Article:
The present invention provides a new method for designing non-linear phase 180° SSRF pulses that can be used for spectral editing. The novel feature of the pulses is that the spectral profile develops as a symmetric sweep, from the outside edges of the spectral window towards the middle, so that coupled components are tipped simultaneously and over a short interval. The method has particular utility with MRSI applications, but the method can be used in RF pulse design in general.
Non-linear phase modulation has become an important tool in RF pulse design for enabling the use of pulses with shorter duration, while keeping the peak amplitude within the limits of the RF amplifier. The amplitude of these pulses is spread much more evenly over the pulse duration in comparison to conventional, linear phase pulses which are strongly peaked. Likewise, the tipping of magnetization caused by a non-linear phase pulse is also spread out over the duration of the pulse and this causes problems when applied to coupled spins, such as the protons in lactate.
In accordance with the invention, a method is provided for designing spectral-spatial RF pulses with non-linear phase in the spectral dimension. In one embodiment, the pulses can be 180° refocusing pulses, which provide spin-echo profiles instead of the more common excitation profile. The novel feature of the new pulses is that the tipping caused by the pulse acts on coupled components simultaneously and over a short time interval (<1/J).
The Shinnar-Le Roux (SLR) transform (J. Pauly, P. Le Roux, D. Nishimura, A. Macovski, “Parameter relations for the Shinnar-Le Roux Selective Excitation Pulse Design Algorithm,” IEEE Transactions on Medical Imaging 10, 53–65 (1991)) maps the discrete RF pulse waveform samples B1(ti) to two polynomials, An(z) and Bn(z), as follows:
The transform is useful because the coefficients of Bn(z) are related to the spin-echo profile by the Fourier transform. As described by Pickup et al., (S. Pickup, X. Ding, “Pulses with Fixed Magnitude and Variable Phase Response Profiles,” Magnetic Resonance in Medicine 33, 648–655 (1995)), a whole family of non-linear phase RF pulses can be derived from a conventional linear phase pulse. This is done by computing Bn(z), factoring the roots of the polynomial, and plotting them in the complex plane. The roots that are within the excitation profile are typically located at the radius ±1/N where N is the number of samples in the RF pulse. By flipping a subset of these roots to a new location, along the same radius, but to new radial distance 1/r0, where r0 is the original radial distance, new RF pulses can be generated that have the same magnitude excitation profile, but drastically different phase profiles.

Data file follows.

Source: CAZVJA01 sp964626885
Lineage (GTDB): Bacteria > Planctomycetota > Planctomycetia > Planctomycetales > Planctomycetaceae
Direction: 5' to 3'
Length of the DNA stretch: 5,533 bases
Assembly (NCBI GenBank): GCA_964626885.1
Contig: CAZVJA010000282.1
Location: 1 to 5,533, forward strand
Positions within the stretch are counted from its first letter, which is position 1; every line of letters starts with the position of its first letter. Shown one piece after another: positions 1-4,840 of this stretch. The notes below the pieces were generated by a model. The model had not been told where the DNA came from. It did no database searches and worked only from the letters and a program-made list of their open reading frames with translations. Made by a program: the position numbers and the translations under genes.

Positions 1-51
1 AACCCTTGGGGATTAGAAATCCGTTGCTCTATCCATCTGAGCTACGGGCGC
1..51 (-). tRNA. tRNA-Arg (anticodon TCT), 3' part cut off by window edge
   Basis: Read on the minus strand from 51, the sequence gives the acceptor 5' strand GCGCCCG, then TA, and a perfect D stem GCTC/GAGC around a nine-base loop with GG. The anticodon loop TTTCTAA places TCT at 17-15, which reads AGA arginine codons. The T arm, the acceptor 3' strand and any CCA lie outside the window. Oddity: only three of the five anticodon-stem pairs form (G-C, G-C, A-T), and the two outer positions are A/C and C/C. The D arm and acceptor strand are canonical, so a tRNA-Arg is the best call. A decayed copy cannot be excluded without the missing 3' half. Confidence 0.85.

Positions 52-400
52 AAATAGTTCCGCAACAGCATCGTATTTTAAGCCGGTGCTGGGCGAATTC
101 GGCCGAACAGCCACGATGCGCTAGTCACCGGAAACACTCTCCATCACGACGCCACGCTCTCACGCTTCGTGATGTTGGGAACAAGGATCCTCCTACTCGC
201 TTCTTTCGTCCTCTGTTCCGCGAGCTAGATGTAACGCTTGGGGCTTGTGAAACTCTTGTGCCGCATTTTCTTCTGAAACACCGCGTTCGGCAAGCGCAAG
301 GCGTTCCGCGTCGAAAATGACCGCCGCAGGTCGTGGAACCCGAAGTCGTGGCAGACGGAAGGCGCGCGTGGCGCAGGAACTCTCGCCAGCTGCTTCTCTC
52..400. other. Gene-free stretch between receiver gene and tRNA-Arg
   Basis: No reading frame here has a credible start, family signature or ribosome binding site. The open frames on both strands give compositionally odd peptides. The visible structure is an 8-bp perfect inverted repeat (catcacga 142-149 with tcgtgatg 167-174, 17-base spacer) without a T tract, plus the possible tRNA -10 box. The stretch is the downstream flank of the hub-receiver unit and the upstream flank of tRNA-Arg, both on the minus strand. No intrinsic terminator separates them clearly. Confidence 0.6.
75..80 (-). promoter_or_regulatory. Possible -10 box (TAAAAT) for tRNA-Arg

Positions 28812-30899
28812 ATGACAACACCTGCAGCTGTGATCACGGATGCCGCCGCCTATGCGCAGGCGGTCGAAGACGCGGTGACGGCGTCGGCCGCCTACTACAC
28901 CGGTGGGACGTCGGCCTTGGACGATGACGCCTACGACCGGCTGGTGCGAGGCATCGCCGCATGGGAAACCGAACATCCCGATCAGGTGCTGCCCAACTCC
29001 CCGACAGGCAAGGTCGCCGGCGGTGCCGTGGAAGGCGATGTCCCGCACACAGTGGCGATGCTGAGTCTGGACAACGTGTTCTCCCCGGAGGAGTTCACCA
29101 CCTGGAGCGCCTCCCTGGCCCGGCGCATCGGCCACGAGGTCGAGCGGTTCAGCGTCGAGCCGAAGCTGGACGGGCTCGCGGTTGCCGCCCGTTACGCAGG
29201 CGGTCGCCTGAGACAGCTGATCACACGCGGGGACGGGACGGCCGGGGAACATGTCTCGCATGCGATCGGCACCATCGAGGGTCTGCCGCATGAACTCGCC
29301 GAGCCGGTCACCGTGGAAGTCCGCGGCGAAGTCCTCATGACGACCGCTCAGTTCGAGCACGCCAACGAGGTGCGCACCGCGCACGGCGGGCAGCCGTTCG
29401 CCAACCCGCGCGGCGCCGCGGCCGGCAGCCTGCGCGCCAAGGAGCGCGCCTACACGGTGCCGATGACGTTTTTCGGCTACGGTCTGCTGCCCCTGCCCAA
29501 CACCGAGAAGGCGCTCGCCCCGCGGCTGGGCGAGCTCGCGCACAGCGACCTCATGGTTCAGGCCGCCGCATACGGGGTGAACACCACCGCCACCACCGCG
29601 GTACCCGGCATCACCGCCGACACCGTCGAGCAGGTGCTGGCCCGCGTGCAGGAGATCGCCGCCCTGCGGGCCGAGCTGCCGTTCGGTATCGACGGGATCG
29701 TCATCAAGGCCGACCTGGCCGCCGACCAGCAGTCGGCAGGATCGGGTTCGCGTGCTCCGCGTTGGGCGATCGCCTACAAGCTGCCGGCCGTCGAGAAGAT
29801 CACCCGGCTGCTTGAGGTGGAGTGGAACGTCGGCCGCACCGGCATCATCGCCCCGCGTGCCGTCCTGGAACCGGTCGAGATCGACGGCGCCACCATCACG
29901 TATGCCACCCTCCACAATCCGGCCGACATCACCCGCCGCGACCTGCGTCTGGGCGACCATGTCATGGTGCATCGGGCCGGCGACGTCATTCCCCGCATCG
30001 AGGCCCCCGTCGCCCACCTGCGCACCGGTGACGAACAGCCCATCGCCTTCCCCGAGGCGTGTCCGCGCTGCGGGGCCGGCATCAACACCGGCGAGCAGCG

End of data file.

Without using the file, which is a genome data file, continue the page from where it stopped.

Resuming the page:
The new method is described below within the context of two-dimensional RF pulse design using the SLR transform. The new method relates to the design of the Bn(z) coefficients for the spectral dimension, whose Fourier transform corresponds to the spectral spin-echo profile. The following design process is typically iterated a few times to fine-tune the result. One iteration is described first; the method for evaluating the performance of the pulse and refining the design is explained later herein.
The design begins with a choice for the net duration of the RF pulse, and the frequency at which the slice-select gradient will be oscillated. These two parameters determine the number of sublobes, and thus the number of beta-polynomial coefficients for the spectral dimension (N). The time-bandwidth product for the spectral dimension (TB) is computed by multiplying the desired spectral bandwidth of the pulse by the pulse duration.
Next, the Parks-McClellan digital filter design algorithm (R. N. Bracewell, “The Fourier Transform and its Applications,” McGraw-Hill Book Company, New York, 1986) is used to design a beta-polynomial for the spectral dimension. See
The inputs to the algorithm are the number of coefficients (N), the time-bandwidth product TB/2 (this beta-polynomial is actually for one-half of the spectral band), and weighting factors for the in-band and out-of-band ripple optimization (typically used is 1000:1 weighting in favor of the out-of-band ripple). This results in a conventional, sync-like filter (
The polynomial roots of the set of filter coefficients are computed and plotted in the complex plane (
This sequence of coefficients, p, is then combined with its complex conjugate, â*, in the following manner:
RF Pulse Generation
This beta-polynomial, âsweep (
Pulse, Performance and Refinement